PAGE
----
Who is Cherokee Sal and why is she so unique to the town in "The Luck of Roaring Camp"? 

In "The Luck of Roaring Camp," Cherokee Sal is a minor character whose role is to help get the story started, but she does so at great cost. Though we learn nothing about her interior life, we do learn from the men's perspective that she is a "coarse" woman with a "sinful" past. After giving birth to an illegitimate child, Sal also dies and cleanses the town of sin. The men then decide they will not allow any more women in the camp because they can take care of the child without one—though it seems likely that without Cherokee Sal's mothering skills, Stumpy and his donkey might not have been able to raise the boy.

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We don't learn much about Cherokee Sal, though she is unique to the Roaring Camp. She is unique because she is the only woman living there among more than a hundred men, and, in addition, she has a baby—something unprecedented in the life of the camp.

Unfortunately, however, given how...

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We don't learn much about Cherokee Sal, though she is unique to the Roaring Camp. She is unique because she is the only woman living there among more than a hundred men, and, in addition, she has a baby—something unprecedented in the life of the camp.

Unfortunately, however, given how central she is, she never gets to speak, and we only get the sparsest outline of her physical appearance or interior self. All we learn is that she is "coarse" and "very sinful."

The story is told from the male point of view, and we have to take the male narrator's word about Sal. When she dies after giving birth, the narrator states that the town has been cleansed:

Within an hour she had climbed, as it were, that rugged road that led to the stars, and so passed out of Roaring Camp, its sin and shame, forever.

This is, to put it mildly, a highly misogynist view of Cherokee Sal. She, alone, was the source of sin and shame? Not likely.

However, with Cherokee Sal conveniently out of the way—we are told she is not much mourned—the men decide not to allow another woman into the camp. Stumpy and his ass will raise the boy themselves, and that apparently is fine. Who needs a woman when you have an ass? As Stumpy states:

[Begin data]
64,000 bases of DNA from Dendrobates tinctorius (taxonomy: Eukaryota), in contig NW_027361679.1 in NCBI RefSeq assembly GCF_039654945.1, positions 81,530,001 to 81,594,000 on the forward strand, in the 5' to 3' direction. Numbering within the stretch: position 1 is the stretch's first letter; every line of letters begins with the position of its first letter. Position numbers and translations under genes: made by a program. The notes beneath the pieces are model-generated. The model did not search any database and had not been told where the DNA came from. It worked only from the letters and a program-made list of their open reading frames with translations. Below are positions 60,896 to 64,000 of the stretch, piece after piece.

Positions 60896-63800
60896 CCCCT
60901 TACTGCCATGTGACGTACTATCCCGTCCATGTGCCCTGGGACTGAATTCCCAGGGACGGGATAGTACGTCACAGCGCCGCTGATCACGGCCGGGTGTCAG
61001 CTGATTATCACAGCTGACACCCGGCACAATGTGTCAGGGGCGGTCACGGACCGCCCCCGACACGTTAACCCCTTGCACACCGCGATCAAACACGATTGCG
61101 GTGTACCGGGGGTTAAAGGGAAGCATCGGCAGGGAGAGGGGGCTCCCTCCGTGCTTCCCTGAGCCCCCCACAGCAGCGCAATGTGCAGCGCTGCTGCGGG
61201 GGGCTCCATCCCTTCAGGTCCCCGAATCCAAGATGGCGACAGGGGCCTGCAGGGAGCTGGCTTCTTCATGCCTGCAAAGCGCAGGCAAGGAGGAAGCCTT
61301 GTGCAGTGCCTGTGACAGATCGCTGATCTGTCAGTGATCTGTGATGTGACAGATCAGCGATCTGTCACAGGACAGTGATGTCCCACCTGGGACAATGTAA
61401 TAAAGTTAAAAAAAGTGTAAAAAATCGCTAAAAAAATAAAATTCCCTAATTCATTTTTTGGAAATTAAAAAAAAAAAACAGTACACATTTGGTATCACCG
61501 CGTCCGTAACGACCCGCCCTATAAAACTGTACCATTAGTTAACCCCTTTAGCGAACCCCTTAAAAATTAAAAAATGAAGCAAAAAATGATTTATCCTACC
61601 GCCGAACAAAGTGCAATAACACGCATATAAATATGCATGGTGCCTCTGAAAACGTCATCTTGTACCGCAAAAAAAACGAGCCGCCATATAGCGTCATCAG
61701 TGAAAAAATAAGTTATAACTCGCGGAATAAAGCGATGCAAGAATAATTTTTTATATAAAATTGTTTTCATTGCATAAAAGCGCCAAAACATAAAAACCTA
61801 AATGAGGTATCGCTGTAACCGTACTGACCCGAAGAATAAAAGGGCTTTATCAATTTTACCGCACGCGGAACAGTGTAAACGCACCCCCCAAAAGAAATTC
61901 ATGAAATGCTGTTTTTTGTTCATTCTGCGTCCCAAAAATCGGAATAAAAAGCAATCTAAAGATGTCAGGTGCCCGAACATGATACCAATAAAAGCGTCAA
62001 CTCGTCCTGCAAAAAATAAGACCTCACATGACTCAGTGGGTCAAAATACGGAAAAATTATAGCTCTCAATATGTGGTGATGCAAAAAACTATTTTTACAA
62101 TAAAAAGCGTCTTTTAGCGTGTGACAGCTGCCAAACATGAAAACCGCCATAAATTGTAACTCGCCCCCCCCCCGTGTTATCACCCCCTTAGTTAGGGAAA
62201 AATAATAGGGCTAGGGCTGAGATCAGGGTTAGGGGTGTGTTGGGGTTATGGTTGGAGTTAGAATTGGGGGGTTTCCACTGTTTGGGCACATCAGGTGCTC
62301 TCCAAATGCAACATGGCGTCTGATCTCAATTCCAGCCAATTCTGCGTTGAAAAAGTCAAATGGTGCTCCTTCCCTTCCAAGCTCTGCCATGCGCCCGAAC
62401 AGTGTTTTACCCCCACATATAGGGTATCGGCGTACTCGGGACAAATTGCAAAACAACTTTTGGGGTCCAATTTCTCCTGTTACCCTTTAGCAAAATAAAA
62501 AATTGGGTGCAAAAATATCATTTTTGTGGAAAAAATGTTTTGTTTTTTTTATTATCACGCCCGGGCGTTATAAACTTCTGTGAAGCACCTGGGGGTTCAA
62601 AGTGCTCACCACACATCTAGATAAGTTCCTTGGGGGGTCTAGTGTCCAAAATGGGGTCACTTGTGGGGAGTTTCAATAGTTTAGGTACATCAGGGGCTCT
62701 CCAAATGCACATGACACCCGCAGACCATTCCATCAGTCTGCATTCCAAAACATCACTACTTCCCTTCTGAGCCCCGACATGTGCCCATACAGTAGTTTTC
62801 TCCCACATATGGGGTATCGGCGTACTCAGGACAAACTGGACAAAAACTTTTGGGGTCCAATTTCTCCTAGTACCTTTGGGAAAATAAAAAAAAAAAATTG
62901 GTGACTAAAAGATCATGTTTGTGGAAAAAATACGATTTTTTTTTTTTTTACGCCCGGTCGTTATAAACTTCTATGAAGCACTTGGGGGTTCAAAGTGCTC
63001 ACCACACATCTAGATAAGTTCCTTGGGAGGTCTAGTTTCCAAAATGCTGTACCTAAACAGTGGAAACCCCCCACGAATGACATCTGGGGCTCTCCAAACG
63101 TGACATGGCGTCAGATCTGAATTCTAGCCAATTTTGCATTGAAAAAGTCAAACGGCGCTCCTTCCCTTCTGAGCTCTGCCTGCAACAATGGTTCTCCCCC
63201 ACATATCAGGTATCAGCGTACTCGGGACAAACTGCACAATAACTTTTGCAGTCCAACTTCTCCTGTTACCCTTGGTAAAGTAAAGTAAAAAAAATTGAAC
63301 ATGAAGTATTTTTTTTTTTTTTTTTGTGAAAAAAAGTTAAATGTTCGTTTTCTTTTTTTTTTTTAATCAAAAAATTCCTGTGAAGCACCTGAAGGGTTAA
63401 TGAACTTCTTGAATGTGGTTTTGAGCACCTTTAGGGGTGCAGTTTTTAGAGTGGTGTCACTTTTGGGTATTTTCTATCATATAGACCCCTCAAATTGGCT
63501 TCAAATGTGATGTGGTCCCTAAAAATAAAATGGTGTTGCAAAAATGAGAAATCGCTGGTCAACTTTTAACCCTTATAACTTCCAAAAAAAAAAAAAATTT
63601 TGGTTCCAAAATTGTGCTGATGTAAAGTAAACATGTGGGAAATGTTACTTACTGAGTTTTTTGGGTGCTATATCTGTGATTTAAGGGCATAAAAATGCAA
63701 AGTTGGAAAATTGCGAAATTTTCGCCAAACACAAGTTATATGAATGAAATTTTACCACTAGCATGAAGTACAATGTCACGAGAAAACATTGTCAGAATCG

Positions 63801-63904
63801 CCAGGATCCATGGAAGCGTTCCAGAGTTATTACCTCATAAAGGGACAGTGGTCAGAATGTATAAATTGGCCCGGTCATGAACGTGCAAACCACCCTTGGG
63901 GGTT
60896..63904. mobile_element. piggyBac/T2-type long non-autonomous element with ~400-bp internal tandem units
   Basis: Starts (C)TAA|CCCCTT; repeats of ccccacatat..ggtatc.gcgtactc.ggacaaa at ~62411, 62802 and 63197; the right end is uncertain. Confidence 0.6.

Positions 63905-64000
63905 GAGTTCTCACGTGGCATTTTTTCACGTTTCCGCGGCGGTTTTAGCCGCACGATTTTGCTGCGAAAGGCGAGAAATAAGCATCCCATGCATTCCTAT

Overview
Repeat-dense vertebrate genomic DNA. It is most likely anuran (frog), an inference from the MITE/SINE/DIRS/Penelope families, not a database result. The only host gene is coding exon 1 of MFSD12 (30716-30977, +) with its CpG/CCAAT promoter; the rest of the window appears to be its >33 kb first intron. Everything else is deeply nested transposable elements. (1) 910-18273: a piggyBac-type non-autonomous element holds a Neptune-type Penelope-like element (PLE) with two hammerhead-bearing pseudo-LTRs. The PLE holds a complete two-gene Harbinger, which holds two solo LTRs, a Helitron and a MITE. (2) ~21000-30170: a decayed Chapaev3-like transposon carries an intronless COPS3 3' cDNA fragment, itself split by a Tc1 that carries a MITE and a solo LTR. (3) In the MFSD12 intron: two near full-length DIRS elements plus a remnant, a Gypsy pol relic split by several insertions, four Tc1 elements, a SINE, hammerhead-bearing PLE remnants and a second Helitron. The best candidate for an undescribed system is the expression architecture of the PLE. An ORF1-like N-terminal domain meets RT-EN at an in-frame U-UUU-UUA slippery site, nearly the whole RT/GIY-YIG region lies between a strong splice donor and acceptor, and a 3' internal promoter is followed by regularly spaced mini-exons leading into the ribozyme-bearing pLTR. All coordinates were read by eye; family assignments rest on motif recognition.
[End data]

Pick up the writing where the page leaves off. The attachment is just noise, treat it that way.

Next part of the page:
"Me and that ass," he would say, "has been father and mother to him!"

Cherokee Sal is treated as little more than a plot device that gets the story going so the men can take over. But could it be that without a woman to care for the child their luck runs out?

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The famous short story "The Luck of Roaring Camp" by Bret Harte tells of how a town of rough and rugged gold hunters in a remote location is transformed by the birth of a baby. Cherokee Sal is unique to the town for two reasons. First of all, she is the only woman in a town full of 100 rowdy men. Secondly, she is the mother of the baby, Tommy Luck, who becomes known as the Luck of Roaring Camp.

When the story opens, Cherokee Sal has gone into labor, and nobody in the camp really knows what to do. The implication is that Cherokee Sal is a prostitute.

Perhaps the less said of her the better. She was a coarse, and it is to be feared, a very sinful woman. But at that time, she was the only woman in Roaring Camp, and was just then lying in sore extremity, when she most needed the ministration of her own sex.

In the absence of another woman to act as midwife, the men appoint a man named Stumpy to oversee the birth. Cherokee Sal dies shortly after giving birth, but the baby lives and is adopted by the camp.

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In the second paragraph of the story, Bret Harte mentions Cherokee Sal: "She was a coarse, and, it is to be feared, a very sinful woman. But at that time she was the only woman in Roaring Camp." The most important statement is the last, that she was the only woman in the camp. This camp was a mining camp, and those tended to be largely male in population. But, Harte also tells the reader that Cherokee Sal was a "sinful woman," which the reader can infer means that she was a prostitute, a lucrative position for a woman in a predominately male town. And Harte does state that hers was "a name familiar enough in the camp."

Cherokee Sal is also important because she gives birth to the character for whom the story is named, the baby "Luck." Some of the coarsest characters in the story become enamored with the baby and see him as a sort of good luck charm for them.

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